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node.js: anatomy of a net connection

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Been looking into the awesome node.js project, “evented I/O” server-side Javascript running on V8.  I got introduced to node.js while attending a Bayjax meeting back in May dubbed Cinco de Node.js with node.js’ creator Ryan Dahl presenting (video).

My little side project (more on that later) involved delving into the internals of the node.js Javascript library and figuring out how a network connection was made.  It turns out to be quite nontrivial with the myriad async calls and network socket handshaking.  I started to document the connection process and wanted to share it.  Perhaps others will find it useful also.

A typical client-server connection code can found in the node.js test harness, eg, test-http-1.0.  Create a server:


var server = http.createServer(function (req, res) {
res.writeHead(200, {"Content-Type": "text/plain"});
res.end("hello world\n");
})
server.listen(PORT);

and the client:


var c = net.createConnection(80);
c.setEncoding("utf8");
c.addListener("connect", function () {
 c.write( "GET / HTTP/1.0\n\n" );
});

c.addListener("data", function (chunk) {
 console.log(chunk);
 });

c.addListener("end", function () {
 c.end();
 server.close();
});

The server goes through the regular socket(), bind(), listen() routine.  It then kicks off its readWatcher which listens() for any connections.  Once a connect request comes in, it creates a  peer socket and pairs it to the incoming connection.  It sets the peer’s socket error state to zero (0), which tells the peer that the connection was successful. Finally, it kicks off connectionListener(), which waits for incoming data.  The server logic is shown in this diagram: (click for full image)

node.js server connection diagram

Meanwhile, back at the client, net.createConnection() calls the doConnect() routine which calls socket connect().  If a server is found at the address:port, the client’s socket state is set to ‘connect in progress’ (EINPROGRESS), and the socket is made writable.  This triggers the client’s writeWatcher, which checks the client’s socket error state for zero (connected).  When the socket is connected, the client’s readWatcher is kicked off which listens for response data, and it emits the ‘connect’ event, indicating the client is ready to make a request.  The client logic is show in the following diagram (click for full image):

node.js client connection diagram

The exact sequence of events and calls may change as node.js is under fast-paced development (the diagrams correspond to roughly v0.1.96).  But it should give a good overview of the sequence of events and relation to the callbacks.

More node.js goodness will be coming.

Written by Moos

August 1st, 2010 at 11:20 am

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_xiterator: an expression iterator for Underscore

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Underscore.js is an excellent, compact Javascript  library extending the language with useful tools.  Most of the utils are drawn from Prototype and/or been inspired by languages such as Ruby. Underscore reverts to native code where it is supported.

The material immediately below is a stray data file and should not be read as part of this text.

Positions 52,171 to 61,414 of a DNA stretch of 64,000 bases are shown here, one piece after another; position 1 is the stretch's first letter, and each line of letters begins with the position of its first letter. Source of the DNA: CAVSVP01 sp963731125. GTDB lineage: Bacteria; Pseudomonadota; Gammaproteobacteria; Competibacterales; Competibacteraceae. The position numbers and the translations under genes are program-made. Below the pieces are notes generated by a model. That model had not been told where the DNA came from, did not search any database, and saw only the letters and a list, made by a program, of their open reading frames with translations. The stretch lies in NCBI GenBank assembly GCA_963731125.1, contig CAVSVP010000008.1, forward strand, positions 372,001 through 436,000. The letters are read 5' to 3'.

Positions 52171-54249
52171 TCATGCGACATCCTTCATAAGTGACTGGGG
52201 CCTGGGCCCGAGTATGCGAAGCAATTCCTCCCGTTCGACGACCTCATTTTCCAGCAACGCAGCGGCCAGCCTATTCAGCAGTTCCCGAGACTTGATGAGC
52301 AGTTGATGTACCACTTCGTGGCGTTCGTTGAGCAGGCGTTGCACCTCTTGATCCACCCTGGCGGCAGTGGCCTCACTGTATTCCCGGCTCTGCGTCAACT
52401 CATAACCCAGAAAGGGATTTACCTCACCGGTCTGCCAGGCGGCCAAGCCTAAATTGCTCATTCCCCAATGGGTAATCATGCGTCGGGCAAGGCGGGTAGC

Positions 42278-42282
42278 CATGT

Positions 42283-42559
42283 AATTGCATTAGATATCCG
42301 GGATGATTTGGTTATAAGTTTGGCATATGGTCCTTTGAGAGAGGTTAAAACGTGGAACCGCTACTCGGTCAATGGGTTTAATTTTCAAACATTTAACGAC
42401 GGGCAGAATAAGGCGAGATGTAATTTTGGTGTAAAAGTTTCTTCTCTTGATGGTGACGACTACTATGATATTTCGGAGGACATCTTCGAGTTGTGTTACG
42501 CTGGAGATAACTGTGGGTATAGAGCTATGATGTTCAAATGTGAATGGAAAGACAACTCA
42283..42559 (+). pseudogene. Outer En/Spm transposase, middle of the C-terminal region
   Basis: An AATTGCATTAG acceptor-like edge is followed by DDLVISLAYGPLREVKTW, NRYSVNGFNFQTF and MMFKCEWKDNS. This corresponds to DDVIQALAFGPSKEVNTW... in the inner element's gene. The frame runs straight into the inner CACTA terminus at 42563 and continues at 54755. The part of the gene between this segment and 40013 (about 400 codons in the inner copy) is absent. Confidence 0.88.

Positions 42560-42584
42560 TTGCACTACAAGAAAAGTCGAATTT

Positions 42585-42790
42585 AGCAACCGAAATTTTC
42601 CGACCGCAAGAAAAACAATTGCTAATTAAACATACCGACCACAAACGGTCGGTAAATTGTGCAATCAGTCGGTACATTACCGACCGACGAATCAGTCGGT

A hand-full of so-called Collection functions which operate on arrays & objects, such as _any(), _all(), _map(), and _detect(), take an iterator function as an argument:

if ( _.any([1,2,3], function iterator(value){
    return ! _.isNumber(value);
})) {
    // ...
}

_.isNumber() is one of a dozen or so type checking routines provided by Underscore, in addition to, _isString(), _isFunction(), _isArray(), and others.

Often times the iterator is a simple type-checking, like above, or some sort of expression that needs to be evaluated.  So why not just enter the expression:

if (_.any([1,2,3], "!isNumber")) {
 // ...
}

This is what _xiterator, an add-on for Underscore, provides.  It is simply the meat of the iterator in a compact semantic.

Let’s throw in some range checking:

if (_.any([1,2,3], function iterator(value){
    return ! _.isNumber(value) || value < 0 || value > 10;
})){
    // ...
}

can be replaced by:

if (_.any([1,2,3], "!isNumber || < 0 || > 10")){
    // ....
}

Expression iterators

The expression is composed of valid Javascript code.  In the case of relational operators (<, <=, ==, etc.) the left operand is implied to be the value of the iterator.  The expression is evaluated in global scope.

Any of the Underscore _.isXXX type-checking routines can be used without the argument (the _.  part is implied).  In addition, three new routines are added: isBlank, isOdd, isEven.

Parenthetical expressions are fully supported:

 _.any([1,2,3], "(isNumber && > 0) || (isString && !isBlank)");

Validating functions:

 function checkZip(value) {...}

 _.any(zips, "!isBlank && checkZip(__value) ");  // __value is the placeholder

In addition to __value, __key and __list placeholder variables, corresponding to the formal arguments of the iterator, are available.

How about a regular expression:

 _.all([1,2,3], /\d+/);   // either as string or RegExp object

Of course, functions are still supported and will work as before.

Accessing original methods

Since the expression string needs to be parsed, runtime performance will be affected.  Performance sensitive applications involving huge sets should use the original routine.

The original routines  can be explicitly accessed by passing no argument, eg.